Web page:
In a landmark judgement delivered on 10th March 2022, the Federal High Court sitting in Abuja dismissed an Appeal seeking to set aside the ruling of the Registrar of Trademarks in respect of the opposition to Mandarin Oriental Hotels’ (Mandarin) trademark applications.
In this case, Fan Milk International A/S (the Appellant), proprietor of the Fan Milk Trademark registered in classes 29, 30, and 32, opposed Mandarin’s Trademark Applications in classes 36 and 43 on the grounds that they were similar to its marks. However, following a ruling against the opposition by the Registrar of Trademarks, the Appellant filed an Appeal before the Federal High Court seeking to set aside the ruling.
In raising its arguments, the Appellant claimed that the Registrar of Trademarks erred when he held that Mandarin’s Fan Devices in classes 36 and 43 were not identical to that of the Appellant’s Trademark in class 29, 30, and 32 as to be likely to deceive and/or cause confusion.
It also contended that the Registrar erred when he held that the Appellant cannot claim rights over an alleged conflicting Trademark that is registered in a different class. The Appellant also claimed that the Registrar of Trademarks was wrong to hold that the benefits accorded to “famous and renowned marks” under the Trade Related Aspects of Intellectual Property Rights (TRIPS) Agreement could not apply in this situation and protect its marks since same has not been domesticated in Nigeria.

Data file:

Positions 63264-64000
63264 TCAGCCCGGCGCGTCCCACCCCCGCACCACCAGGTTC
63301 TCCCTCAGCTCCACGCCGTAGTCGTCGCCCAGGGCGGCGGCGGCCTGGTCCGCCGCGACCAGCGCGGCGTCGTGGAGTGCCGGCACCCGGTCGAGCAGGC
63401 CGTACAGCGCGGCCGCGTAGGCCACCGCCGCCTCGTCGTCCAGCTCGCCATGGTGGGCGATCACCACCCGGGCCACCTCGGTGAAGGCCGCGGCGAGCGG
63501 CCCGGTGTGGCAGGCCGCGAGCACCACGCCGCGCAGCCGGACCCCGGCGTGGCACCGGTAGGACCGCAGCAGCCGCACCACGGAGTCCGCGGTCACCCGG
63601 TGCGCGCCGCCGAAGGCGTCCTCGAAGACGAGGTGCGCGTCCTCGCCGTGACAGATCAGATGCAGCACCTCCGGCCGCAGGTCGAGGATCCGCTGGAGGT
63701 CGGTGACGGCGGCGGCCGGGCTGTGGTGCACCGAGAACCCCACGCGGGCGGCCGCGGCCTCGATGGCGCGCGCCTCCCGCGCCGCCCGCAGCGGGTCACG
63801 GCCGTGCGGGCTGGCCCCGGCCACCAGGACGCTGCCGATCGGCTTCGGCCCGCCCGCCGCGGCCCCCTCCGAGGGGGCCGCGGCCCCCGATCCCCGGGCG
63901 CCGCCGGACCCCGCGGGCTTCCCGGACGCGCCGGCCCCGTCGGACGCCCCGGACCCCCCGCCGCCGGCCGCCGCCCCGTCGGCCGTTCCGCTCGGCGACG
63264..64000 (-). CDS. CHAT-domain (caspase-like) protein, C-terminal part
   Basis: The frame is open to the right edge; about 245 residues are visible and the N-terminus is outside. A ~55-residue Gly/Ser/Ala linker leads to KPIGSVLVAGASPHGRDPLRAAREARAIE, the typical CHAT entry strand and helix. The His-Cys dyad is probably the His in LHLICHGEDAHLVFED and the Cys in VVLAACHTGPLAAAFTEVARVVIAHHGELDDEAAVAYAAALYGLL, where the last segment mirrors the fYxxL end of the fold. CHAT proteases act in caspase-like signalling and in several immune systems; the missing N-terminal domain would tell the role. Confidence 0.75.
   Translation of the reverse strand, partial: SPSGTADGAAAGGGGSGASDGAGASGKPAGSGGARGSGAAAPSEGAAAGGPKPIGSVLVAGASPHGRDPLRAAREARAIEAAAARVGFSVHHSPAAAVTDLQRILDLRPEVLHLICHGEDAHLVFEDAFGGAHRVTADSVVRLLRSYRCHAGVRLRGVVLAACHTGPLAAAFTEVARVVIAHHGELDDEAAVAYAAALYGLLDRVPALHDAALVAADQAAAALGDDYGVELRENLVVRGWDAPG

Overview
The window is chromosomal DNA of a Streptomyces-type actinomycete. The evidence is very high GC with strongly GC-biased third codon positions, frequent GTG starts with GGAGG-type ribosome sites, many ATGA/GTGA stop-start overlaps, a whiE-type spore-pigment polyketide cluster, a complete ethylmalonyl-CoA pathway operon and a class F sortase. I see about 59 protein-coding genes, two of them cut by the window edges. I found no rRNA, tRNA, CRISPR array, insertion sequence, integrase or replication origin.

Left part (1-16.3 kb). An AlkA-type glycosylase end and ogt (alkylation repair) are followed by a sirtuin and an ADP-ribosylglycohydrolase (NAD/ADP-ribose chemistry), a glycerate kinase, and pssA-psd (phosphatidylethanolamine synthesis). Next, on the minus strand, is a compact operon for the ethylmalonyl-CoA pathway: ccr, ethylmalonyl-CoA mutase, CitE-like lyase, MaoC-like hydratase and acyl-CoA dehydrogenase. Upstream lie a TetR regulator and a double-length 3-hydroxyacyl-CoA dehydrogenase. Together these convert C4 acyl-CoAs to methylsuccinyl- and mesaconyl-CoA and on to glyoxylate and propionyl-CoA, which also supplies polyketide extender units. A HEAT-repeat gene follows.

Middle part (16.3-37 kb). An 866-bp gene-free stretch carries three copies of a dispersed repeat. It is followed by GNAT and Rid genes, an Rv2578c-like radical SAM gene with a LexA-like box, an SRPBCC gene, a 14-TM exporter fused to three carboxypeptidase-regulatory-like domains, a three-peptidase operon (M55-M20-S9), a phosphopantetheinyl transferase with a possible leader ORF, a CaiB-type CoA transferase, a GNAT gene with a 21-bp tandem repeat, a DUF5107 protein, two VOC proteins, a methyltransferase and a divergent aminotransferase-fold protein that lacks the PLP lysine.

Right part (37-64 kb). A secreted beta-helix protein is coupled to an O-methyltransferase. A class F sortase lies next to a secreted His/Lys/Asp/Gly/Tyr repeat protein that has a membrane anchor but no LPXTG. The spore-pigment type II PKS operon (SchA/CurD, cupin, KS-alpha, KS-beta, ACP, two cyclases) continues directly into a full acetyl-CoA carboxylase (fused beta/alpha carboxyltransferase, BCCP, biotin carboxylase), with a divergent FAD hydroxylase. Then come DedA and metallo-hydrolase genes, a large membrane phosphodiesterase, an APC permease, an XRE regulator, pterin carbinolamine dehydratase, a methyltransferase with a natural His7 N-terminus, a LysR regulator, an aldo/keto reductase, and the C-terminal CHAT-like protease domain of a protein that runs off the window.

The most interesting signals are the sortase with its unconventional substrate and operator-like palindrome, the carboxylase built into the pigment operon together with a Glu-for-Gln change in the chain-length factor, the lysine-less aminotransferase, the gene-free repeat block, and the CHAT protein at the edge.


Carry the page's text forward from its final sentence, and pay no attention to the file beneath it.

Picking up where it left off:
In arguing against the Appeal, AELEX, on behalf of Mandarin contended interalia, as follows:
- The mark sought to be registered by Mandarin is sufficiently distinct from the mark of the Appellant and as such not likely to cause confusion
- The Appellant is not entitled to enjoy protection under classes 36 and 43, being that it is a proprietor of a mark in classes (29, 30 and 32) distinct from the class under which Mandarin seeks to register its mark.
- The Appellant is not entitled to the benefits accorded to “famous and renowned” Trademarks under the TRIPS Agreement as the said Agreement is yet be domesticated as Nigerian Law.
The Federal High Court aligned with Mandarin’s position and dismissed the Appeal in its entirety for want of merit.
The AELEX team that successfully prosecuted the appeal was led by Davidson Oturu (Partner) with support from Rebecca Ebokpo (Senior Associate) and Frances Obiago (Senior Associate).
Read the original publication at ǼLEX.